Hoehn, Kyle Lee, PhD
The paradoxical role of Acetyl-CoA Carboxylase activity in hepatic fatty acid oxidation
General Research Subject: Insulin Resistance Pre Diabetes
Focus: Insulin Action\Transgenic Models, Integrated Physiology, Integrated Physiology\Fatty Acid Metabolism, Integrated Physiology\Liver
Type of Grant: Minority Undergraduate Internship
Project Start Date: January 1, 2013
Project End Date: December 31, 2013
More than 300 million people worldwide suffer from insulin resistance and type 2 diabetes. Liver lipid accumulation is a major risk factor for insulin resistance and type 2 diabetes, so expanding understanding of lipid metabolism mechanisms is essential for developing future treatments. The molecular switch that regulates metabolic flexibility and the shift between glucose and fatty acid oxidation is controlled by acetyl-CoA carboxylase (ACC) enzymes. ACC enzymes produce malonyl-CoA, a negative regulator of fatty acid oxidation. By deleting hepatic ACC activity we expected to observe that fatty acid oxidation would be increased and would result in a lean liver.
However, we demonstrate the opposite result wherein mice lacking hepatic ACC activity have reduced fatty acid oxidation and more triglyeride storage. My project for this internship is to determine the role of protein acetylation in this paradoxical phenotype. We hypothesize that loss of ACC activity causes the accumulation of its substrate acetyl-CoA and increases the availability of acetyl-CoA to acetyltransferases. We observe that ACC mutant mice have global hyperacetylation therefore we will specifically test whether blocking protein acetylation can reverse the fatty acid oxidation phenotype.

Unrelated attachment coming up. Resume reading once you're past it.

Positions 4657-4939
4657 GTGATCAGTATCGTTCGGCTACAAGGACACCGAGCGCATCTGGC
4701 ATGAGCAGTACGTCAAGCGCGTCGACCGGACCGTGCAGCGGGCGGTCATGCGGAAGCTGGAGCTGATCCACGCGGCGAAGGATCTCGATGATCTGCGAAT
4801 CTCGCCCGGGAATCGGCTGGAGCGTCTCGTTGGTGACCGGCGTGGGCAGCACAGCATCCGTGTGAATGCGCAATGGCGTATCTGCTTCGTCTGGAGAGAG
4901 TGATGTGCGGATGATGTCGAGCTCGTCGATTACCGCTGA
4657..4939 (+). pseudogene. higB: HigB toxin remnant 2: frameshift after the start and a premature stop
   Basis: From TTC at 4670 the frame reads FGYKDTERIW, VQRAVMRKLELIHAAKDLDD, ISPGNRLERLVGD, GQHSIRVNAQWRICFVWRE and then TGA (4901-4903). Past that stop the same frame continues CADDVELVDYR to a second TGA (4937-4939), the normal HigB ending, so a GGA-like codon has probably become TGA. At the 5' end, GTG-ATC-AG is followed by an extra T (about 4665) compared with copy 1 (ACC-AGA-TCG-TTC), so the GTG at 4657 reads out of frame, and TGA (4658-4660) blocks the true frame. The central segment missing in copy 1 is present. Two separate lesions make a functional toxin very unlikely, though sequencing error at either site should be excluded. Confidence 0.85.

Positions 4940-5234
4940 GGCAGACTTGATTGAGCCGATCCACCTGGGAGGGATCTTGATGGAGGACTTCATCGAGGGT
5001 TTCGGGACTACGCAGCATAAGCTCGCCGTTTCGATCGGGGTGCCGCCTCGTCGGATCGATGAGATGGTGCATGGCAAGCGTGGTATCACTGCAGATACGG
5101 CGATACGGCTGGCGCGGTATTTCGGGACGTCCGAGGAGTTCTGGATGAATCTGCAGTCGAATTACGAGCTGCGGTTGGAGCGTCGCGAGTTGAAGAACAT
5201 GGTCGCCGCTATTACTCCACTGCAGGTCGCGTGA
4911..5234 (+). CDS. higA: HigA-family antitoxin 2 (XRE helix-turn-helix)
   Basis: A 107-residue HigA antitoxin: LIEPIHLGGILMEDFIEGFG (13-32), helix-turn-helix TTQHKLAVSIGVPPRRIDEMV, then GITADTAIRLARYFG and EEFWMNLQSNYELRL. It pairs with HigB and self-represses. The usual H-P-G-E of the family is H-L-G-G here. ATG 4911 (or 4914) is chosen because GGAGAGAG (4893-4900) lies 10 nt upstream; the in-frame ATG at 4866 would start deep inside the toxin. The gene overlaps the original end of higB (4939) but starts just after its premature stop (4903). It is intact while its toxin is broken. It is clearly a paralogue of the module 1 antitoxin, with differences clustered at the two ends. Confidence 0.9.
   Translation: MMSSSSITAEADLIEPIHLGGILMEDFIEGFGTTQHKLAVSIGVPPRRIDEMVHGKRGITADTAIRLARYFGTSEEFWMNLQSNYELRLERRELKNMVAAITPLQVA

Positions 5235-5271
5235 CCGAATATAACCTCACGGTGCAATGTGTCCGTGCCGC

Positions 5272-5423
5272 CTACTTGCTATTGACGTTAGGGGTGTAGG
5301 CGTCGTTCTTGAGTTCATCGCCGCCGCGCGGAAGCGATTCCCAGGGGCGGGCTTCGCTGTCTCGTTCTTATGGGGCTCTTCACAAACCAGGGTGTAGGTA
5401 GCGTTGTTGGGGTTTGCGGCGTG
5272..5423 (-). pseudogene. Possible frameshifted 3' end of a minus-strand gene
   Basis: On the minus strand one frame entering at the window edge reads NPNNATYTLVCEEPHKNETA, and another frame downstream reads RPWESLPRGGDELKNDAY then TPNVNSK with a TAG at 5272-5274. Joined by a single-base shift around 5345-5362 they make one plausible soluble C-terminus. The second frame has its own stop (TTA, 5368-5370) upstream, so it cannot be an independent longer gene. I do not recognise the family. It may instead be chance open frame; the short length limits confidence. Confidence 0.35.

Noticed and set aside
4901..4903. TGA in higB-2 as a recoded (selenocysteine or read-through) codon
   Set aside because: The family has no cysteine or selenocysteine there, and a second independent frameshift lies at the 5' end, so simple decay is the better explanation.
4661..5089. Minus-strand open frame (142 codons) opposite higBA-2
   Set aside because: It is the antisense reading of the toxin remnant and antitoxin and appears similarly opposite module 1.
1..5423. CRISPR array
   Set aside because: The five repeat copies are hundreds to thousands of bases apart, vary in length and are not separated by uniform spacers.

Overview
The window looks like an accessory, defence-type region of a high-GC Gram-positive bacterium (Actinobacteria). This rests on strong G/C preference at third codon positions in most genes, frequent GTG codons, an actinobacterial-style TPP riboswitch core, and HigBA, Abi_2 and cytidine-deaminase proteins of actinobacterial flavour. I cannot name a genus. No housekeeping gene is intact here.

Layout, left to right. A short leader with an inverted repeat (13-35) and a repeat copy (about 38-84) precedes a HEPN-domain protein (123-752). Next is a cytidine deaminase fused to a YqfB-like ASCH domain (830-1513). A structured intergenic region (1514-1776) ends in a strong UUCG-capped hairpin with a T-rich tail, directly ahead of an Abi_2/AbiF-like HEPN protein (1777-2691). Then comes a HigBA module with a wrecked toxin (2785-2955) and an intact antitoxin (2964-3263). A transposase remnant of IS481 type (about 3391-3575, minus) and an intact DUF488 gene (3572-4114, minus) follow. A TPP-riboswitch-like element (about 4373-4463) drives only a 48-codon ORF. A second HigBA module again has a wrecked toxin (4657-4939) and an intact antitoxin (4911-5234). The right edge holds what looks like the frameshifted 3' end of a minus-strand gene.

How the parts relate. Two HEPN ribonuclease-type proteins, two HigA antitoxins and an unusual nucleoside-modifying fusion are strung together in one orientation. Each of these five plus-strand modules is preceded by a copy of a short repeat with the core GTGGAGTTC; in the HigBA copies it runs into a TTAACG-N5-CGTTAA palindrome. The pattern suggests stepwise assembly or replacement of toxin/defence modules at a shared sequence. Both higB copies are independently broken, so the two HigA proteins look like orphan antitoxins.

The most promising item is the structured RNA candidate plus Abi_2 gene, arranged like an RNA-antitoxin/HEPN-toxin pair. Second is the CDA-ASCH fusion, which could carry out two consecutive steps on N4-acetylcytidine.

Mentor: Kyle Lee Hoehn
Undergraduate: Jason Liao
What area of diabetes research does your project cover? What role will this particular project play in preventing, treating, and curing diabetes?
More than 300 million people worldwide are insulin resistant or have type 2 diabetes. Obesity, hepatic steatosis, and non-alcoholic fatty liver disease are causally linked to these disorders. Our lab has established multiple approaches to block the liver's ability to produce fat from biosynthetic precursors such as glucose. The prediction is that the liver should not produce excess fat and will be leaner and more insulin sensitive. However, we've discovered a compensatory mechanism whereby the liver senses low levels of new lipid production and increases scavenging of fats from the circulation resulting in a fatty liver. We are currently exploring the mechanism whereby this counter-regulation occurs. This project will advance our understanding of the molecular regulation of fat balance in the liver and will be important for the development of new anti-diabetes therapeutics.
If a person with diabetes were to ask you how your project will help them in the future, how would you respond?
This project will improve our understanding of how the liver can be manipulated to alter fat storage, glucose metabolism, and insulin sensitivity. The overall goal is to identify new ways to reduce hepatic fat and improve insulin sensitivity. This would result in better glycemic control and would ultimately help diabetics control blood sugar levels.
Why is it important for you, personally, to become involved in diabetes research? What role will this award play in your efforts?
Unfortunately I have family members with type 2 Diabetes. The personal motivation to study diabetes derives from my first hand observation of the debilitating consequences of this disease. I started my career twelve years ago in a diabetes research laboratory and I will continue to spend the rest of my career helping to find a cure for this disease. Support from the ADA has been absolutely crucial for my research efforts over the past three years and has enabled my laboratory to make considerable progress. The support of the minority undergraduate internship has allowed me to hire and train a future diabetes scientist.
In what direction do you see the future of diabetes research going?
This is an exciting time in diabetes research. In the last decade we've seen many new drugs come to the market and we've learned a lot from the multitude of clinical trials that have been conducted. The future of diabetes therapy is set to change from primarily being a 'diabetes management' strategy to a 'diabetes reversal' strategy. Research has been critical for this transition and research will continue to be essential until we identify a cure.
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